However, with a 2016 Department of Defense report finding that nearly three-quarters of young Americans are unfit to serve in America’s military, Trump’s encouragement and military display may not be enough to reverse declining military recruitment.

Americans, Unfit, Military
President Donald Trump applauds during an Independence Day celebration in front of the Lincoln Memorial, July 4, 2019, in Washington. VOA

According to the Department of Defense, the Navy, Marines, and Air Force met their recruiting goals in 2018, but the Army, the military’s largest branch, fell more than 6,500 recruits short – about 8% below its target of 76,500.

A 2018 report by Mission: Readiness, a group of 750 retired military professionals that makes policy recommendations to increase the percentage of young Americans eligible to serve in the military, found that 71% of Americans between the ages of 17 and 24 fail to meet all of the basic requirements for military service.

The biggest disqualifier is obesity, with roughly 31% of American youths disqualified because they are overweight. Other factors explaining the shortage of eligible recruits are inadequate education, criminal history and drug use. According to Army Major Gen. (Ret.) Allen Youngman, a member of Mission: Readiness, almost 25% of high school graduates are unable to pass the basic military entrance exams, which not only disqualifies them from technical positions within the service but also from military service as a whole.

Not only is the pool of eligible recruits shrinking, but the number of young Americans interested in military careers is dropping as well, the report found. This is partly the result of a strong national economy, since plentiful civilian jobs may make military careers seem less appealing, according to Youngman.

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As the number of people serving in the military declines, the problem is likely to get worse. “The number of what we call influencers in a young person’s life – people who may have had military service of their own who would serve as a role model or even encourage a young person to consider military service – is down because the number of persons who participate in the military over the years has gone down,” said  Youngman. The U.S. Army Recruiting Command reports that 79% of recruits have a relative who also served in the military.

Relaxing education or criminal history standards in order to enlarge the recruiting pool in light of the obesity issue isn’t an option, said General Youngman. “The position today is that the standards are the standards. We’ve just got to work harder to find young people who can meet them.”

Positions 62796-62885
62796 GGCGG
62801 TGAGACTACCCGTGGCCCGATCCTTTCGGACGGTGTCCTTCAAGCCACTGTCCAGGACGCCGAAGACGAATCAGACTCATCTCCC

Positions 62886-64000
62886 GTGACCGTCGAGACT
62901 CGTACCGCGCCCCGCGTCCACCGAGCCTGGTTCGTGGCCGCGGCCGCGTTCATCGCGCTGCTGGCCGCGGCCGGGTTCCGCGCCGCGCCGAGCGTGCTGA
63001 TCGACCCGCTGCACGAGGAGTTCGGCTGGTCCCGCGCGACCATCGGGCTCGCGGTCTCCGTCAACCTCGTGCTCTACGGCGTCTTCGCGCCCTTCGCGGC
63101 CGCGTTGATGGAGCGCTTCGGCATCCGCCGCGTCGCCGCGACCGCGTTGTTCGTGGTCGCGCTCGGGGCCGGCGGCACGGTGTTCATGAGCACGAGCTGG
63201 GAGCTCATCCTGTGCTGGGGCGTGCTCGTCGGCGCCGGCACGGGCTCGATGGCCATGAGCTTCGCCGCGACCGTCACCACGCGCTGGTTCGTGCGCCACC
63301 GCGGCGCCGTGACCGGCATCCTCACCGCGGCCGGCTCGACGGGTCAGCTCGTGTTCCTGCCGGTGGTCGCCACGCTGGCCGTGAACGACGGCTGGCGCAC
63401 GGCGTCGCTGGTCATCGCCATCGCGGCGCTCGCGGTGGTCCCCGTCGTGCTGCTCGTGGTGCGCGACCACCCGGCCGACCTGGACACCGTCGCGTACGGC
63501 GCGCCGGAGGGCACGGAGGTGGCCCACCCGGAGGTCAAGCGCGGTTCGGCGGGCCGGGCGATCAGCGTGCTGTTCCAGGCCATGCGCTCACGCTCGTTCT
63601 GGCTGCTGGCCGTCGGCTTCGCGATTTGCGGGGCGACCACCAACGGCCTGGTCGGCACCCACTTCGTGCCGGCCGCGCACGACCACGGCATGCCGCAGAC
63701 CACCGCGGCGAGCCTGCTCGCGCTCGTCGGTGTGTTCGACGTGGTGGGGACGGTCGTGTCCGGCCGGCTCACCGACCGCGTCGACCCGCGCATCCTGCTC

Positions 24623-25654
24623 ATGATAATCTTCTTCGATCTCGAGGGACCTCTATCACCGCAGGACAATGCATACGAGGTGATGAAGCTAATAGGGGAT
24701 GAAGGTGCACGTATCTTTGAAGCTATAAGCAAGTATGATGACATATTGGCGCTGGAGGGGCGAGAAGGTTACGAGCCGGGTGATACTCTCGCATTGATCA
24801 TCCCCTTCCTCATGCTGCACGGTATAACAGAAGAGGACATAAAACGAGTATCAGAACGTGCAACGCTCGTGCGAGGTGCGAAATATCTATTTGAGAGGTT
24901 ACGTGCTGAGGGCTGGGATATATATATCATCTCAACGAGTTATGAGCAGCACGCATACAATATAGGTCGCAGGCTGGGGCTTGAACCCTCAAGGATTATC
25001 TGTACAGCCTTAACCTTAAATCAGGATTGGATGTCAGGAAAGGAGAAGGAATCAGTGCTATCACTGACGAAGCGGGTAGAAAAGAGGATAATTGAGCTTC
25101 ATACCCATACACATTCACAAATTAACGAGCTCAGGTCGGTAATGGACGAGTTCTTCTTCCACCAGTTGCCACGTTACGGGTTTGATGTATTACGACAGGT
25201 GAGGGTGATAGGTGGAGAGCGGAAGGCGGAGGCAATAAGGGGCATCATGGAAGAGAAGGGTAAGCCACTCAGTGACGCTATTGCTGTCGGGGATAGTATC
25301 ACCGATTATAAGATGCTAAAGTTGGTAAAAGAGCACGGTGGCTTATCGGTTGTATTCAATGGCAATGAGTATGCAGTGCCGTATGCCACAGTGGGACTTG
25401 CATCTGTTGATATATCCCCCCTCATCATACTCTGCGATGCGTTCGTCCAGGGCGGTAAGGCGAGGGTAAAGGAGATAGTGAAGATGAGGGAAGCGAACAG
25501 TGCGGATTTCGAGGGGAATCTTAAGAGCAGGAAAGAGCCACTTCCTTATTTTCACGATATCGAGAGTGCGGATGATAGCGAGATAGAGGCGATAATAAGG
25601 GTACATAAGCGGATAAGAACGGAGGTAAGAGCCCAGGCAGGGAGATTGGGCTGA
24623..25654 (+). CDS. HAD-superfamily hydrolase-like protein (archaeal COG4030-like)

However, the trends are not encouraging.

By age two, 14% of American children are already considered obese, and the proportion of overweight or obese children increases with age, the Mission: Readiness report finds. In the 16-19 age group, 42% of Americans are overweight. These statistics carry over into adulthood, with 70% of overweight teens becoming overweight or obese adults.

Americans, Unfit, Military
This Tuesday, April 3, 2018 photo shows a closeup of a beam scale in New York. VOA

The problem is especially acute in southern states, which provide a disproportionately large percentage of military recruits, but also have some of the highest rates of obesity in the nation.

Efforts are under way to improve the health of America’s youth.

As an example, Youngman cited the Healthy, Hunger-Free Kids Act, which provides improved nutrition guidelines for school lunches. The program is the latest in a series of initiatives beginning with the National School Lunch Program in 1946.

“A lot of people don’t realize that the School Lunch Program started right after World War II as a national security program,” General Youngman said. “There was such concern about the overwhelming numbers of young people who were not qualified for military service in World War II because they grew up during the Great Depression and they had all sorts of nutrition issues that resulted in health issues later on.”

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In the wake of the Great Depression, the goal of the School Lunch Program was to ensure that kids got enough calories from their school lunches. Today, calories are in general much easier to come by, so modern school lunch programs focus on helping students make healthier food choices. A 2014 study of 1,030 elementary-school children found that students selected 23% more fruit for their lunches and ate 16% more vegetables after the implementation of the Healthy, Hunger-Free Kids Act.

Programs that seek to improve nutrition for school-aged children as well as encourage active lifestyles are important not only for military readiness, but also for society as a whole.

“There are some bright spots out there, but as a nation we still have a long way to go,” Youngman said. (VOA)